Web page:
The fact that there have always been artists in the family and that going to openings and exhibitions in museums and art galleries was a common thing also had a great impact on me. For example, my uncle, who is a painter as well, would work in Cordoba with an art gallery dedicated to figurative art.  There was a group of realist painters represented by this gallery whom I really admired and I enjoyed watching their work so much… I can still remember the feeling of being at the gallery amazed by their realism. I couldn’t understand how someone could create such a thing; it had seemed like magic to me.

Adewunmi for O:JA&L:        What other experiences helped shape your world view and confirmed you in a career in arts?

Rosemberg:    Travelling was an activity which really opened my mind. The first trip that had a strong impact on me regarding the art world was to New York City when I was 17, on a high school exchange program. During that trip we visited important museums including the MET, art exhibitions (I can remember one by Duane Hanson, a hyper realistic sculptor) and Broadway (where we watched The Phantom of the Opera). All these things were new and amazing experiences to me.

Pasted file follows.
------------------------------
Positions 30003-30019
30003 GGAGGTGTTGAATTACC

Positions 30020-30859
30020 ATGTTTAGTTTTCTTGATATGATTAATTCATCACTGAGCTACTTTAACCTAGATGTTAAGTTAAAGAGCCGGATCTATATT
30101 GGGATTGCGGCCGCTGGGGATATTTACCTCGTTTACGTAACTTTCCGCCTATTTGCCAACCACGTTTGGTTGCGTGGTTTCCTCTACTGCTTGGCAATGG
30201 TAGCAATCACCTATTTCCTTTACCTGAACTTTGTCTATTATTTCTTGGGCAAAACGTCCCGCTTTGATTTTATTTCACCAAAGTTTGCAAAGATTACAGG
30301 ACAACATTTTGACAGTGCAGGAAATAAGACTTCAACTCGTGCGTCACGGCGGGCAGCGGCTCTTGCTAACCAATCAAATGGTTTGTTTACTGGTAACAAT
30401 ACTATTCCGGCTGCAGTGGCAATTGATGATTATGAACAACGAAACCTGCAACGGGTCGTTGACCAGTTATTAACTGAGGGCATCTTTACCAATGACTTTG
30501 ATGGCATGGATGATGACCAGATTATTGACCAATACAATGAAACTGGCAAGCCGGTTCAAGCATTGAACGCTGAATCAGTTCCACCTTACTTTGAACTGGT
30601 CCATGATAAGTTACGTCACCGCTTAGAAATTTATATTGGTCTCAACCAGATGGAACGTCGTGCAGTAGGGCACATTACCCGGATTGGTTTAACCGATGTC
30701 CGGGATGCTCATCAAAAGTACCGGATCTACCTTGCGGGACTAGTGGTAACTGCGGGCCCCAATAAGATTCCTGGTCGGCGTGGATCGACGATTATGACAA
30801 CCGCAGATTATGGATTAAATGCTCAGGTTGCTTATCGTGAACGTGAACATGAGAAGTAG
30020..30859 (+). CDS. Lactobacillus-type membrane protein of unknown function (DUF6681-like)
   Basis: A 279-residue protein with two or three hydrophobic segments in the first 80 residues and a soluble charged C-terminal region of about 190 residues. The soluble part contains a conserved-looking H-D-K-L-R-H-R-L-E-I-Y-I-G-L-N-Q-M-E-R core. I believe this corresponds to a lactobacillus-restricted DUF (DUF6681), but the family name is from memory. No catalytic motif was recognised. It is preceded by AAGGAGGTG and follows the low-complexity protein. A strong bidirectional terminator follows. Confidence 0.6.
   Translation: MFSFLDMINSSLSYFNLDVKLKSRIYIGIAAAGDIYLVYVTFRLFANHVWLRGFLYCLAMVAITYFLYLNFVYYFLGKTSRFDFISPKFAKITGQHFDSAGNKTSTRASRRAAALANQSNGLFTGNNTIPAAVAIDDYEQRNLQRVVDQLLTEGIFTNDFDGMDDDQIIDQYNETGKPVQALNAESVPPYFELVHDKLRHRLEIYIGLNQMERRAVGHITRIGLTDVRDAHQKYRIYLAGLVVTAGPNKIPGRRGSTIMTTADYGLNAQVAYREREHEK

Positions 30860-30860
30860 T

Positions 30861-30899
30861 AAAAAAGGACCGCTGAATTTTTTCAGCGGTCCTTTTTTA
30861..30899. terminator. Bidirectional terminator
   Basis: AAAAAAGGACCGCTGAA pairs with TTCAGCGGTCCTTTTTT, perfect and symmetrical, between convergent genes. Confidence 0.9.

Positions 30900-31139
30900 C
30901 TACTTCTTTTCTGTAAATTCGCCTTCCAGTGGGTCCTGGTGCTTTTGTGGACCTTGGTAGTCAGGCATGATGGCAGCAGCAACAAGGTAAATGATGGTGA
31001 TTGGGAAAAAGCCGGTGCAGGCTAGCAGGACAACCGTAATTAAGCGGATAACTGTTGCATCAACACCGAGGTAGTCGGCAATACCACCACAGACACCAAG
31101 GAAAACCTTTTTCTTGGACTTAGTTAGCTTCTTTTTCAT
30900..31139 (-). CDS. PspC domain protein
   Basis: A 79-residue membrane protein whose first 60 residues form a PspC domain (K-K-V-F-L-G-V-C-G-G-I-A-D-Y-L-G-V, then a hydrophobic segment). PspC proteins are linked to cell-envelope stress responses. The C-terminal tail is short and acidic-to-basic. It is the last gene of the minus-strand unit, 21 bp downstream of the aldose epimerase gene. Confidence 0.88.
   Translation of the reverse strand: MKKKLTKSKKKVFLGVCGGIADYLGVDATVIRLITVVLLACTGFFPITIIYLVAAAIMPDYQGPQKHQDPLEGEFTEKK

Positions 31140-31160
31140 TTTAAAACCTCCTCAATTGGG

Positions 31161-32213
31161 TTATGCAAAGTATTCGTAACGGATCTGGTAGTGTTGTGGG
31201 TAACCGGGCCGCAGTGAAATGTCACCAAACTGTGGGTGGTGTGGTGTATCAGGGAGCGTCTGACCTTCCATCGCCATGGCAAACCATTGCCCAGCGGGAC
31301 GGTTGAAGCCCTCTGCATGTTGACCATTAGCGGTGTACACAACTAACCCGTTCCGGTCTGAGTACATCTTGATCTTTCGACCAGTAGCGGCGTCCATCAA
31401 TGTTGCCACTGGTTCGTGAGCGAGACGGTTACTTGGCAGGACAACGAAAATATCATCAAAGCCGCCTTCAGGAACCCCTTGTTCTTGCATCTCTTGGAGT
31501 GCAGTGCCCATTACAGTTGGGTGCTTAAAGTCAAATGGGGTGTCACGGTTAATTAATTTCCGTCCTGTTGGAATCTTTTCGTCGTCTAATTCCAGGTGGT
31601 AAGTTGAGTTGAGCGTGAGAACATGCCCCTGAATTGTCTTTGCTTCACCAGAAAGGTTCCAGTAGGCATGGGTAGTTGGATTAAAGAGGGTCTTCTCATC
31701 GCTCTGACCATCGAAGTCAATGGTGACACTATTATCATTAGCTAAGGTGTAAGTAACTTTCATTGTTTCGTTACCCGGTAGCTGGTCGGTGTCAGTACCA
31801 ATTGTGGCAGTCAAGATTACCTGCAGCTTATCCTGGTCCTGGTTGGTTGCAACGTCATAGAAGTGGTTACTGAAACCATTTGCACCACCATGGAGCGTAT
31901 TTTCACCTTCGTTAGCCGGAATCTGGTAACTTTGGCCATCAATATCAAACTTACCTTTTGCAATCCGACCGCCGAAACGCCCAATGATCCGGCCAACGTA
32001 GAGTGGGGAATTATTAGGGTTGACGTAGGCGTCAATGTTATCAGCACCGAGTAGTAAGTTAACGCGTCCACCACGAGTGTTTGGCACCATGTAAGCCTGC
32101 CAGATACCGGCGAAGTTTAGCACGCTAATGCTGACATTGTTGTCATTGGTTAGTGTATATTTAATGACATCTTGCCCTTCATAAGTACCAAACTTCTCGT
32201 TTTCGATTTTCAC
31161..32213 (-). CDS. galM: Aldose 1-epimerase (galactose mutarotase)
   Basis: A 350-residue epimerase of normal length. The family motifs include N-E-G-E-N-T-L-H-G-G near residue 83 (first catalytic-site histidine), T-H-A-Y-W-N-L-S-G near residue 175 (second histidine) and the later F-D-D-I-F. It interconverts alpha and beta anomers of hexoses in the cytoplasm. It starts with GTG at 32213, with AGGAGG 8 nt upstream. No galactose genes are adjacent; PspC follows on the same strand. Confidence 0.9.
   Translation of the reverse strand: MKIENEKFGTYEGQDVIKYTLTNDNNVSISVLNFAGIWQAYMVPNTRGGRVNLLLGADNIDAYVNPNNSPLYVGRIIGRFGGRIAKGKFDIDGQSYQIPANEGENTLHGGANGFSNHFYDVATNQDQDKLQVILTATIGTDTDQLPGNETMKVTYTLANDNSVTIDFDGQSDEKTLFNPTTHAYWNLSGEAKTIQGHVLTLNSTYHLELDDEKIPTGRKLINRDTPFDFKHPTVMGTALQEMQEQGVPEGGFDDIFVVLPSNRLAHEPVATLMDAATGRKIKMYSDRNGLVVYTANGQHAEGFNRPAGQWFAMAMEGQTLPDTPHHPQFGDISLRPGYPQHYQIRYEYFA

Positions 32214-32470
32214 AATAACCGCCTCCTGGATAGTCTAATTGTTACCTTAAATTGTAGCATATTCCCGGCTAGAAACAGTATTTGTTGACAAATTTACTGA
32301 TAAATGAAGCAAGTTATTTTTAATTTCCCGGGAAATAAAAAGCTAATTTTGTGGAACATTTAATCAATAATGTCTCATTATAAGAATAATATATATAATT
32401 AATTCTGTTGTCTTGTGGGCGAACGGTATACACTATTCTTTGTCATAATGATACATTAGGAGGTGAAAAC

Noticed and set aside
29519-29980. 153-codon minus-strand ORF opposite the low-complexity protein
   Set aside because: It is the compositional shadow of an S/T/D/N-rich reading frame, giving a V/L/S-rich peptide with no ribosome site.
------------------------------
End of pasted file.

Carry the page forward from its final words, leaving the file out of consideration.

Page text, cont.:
Another personal experience of great influence I have had was the atelier I opened in Brazil. It ran for six years until 2017. During this period, I had a routine of staying five months in Argentina and one in Brasilia, where I would teach intensive painting workshops to people related to the diplomatic world, both from embassies and international organizations such as United Nations. Spending so much time in another country with people from all around the world was an intense cultural experience from which I definitely learned a lot and has changed me as a human being.